Welcome to Virginia’s newest additions – Clinch River, Machicomoco and Seven Bends state parks, which brings our total to 41 Virginia State Parks, along with access to the Clinch River, York and Shenandoah rivers. Each park brings a wealth of outdoor activities and fun, as well as unique stories and significant histories of the lands and regions.
Clinch River State Park is Virginia’s first blueway state park. It consists of several smaller (250-400 acres) anchor properties connected by multiple canoe/kayak access points along a 100- mile stretch of the Clinch River. Some of the access points are part of the state park, while other partner agencies and localities own additional launch access points.
The Clinch River’s ecological diversity is part of why it has been designated as a Virginia Scenic River. The scenic river program helps bring awareness to rivers and streams that possess outstanding scenic, recreational, historic and natural characteristics of statewide significance. The Nature Conservancy has deemed the Clinch as “One of the Last, Great Places.”
A great place to fish and boat, the Clinch flows some 135 miles through Southwest Virginia and according to the Virginia Department of Wildlife Resources, the Clinch River contains more fish species than any other river in Virginia. The Artrip boat launch allows access to the river, and the Sugar Hill Unit offers access to bank fishing from Riverside Trail.
The Sugar Hill Unit in St. Paul has 8 miles of trails with hiking and biking on the Sugar Hill Loop trail. The other five trails are just for hiking. The views are absolutely spectacular, and the property even contains remnants of an 18th-century French settlement. How’s that for a unique story?
Please note that Clinch River State Park is still under development and currently has no overnight accomodations.
Located in the southern part of Gloucester County along the York River is the 645-acre Machicomoco State Park. The park is dedicated to increasing awareness and understanding of the Virginia Indian tribes’ histories and their futures, their use of the region’s natural resources, and their significance within the larger history of the commonwealth and, ultimately, the nation.
The park’s goal is to present this information to the public while providing recreational opportunities that allow visitors to interact with these resources in a sustainable and enjoyable manner. An open-air interpretive pavilion provides information on the culture, landscape and movement of Virginia Indians through displays and a walking path in the landscape.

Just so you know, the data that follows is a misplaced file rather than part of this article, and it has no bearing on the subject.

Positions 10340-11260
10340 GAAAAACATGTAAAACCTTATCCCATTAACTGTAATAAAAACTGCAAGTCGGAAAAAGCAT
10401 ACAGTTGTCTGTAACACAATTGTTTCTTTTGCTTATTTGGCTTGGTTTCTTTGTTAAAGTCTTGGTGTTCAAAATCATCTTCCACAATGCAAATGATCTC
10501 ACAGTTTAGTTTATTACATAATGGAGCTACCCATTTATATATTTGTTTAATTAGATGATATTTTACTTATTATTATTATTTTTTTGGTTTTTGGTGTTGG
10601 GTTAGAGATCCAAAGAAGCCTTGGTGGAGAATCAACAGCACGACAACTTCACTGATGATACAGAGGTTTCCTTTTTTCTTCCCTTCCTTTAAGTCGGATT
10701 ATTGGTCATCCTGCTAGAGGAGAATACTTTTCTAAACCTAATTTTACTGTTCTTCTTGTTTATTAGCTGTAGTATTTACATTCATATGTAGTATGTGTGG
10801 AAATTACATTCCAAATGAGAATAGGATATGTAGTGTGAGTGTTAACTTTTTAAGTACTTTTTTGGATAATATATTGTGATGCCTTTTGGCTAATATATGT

A paved trail follows along the main park road for walking or bike riding, and there are also wooded trails to explore. A footpath of gravel, oyster shells and mowed grass can be found at the interpretive area and totals 0.7 of a mile.
Camping is available at Machicomoco, including sites for vehicle camping and hike-in tent sites. There are three overnight yurts that are perfect for the fall, so make sure to book now. Other amenities include two picnic shelters, a car-top boat launch pier with an accessible boat entry structure, and a set of small floating docks on Timberneck Creek for daytime boat tie-ups and fishing.
The sunrises and sunsets are remarkable and even more beautiful from the water. Venture onto Poplar Creek by kayak or canoe for fun, but also for the possibility of seeing dolphins swimming, turtles on the shore and eagles soaring overhead.
Seven Bends is a 1,066-acre day-use park located next to Woodstock and offers the largest river-adjacent recreation area on the North Fork of the Shenandoah River. The park is less than an hour’s drive from Shenandoah River State Park. Shenandoah River offers overnight accommodations, so it’s a great place to stay and venture to Seven Bends for the day.
There are 8 miles of hiking/biking trails. Just over 2 miles of trail lie along the “seven bends” of the North Fork of the Shenandoah River. The remaining trails take you on the western slope of Powell Mountain, part of the Massanutten Mountain Range. Talus Trail connects visitors to the Massanutten Trail in the George Washington-Jefferson National Forest.
The section of river at the park is relatively small and shallow, making it accessible for wade angling and great for a pleasant float. Car-top boat launches suitable for canoes and kayaks are located at both access sites of Seven Bends State Park. The two launches are approximately 3 river miles apart and generally take one to two hours to float depending on conditions.
So if you are up for a unique adventure, visit one of our three new Virginia State Parks. Whether you like to hike, bike, fish, float or boat we have you covered. By the way, the other 38 parks are pretty great too!
Cover photo: Seven Bends State Park, photo courtesy of DCR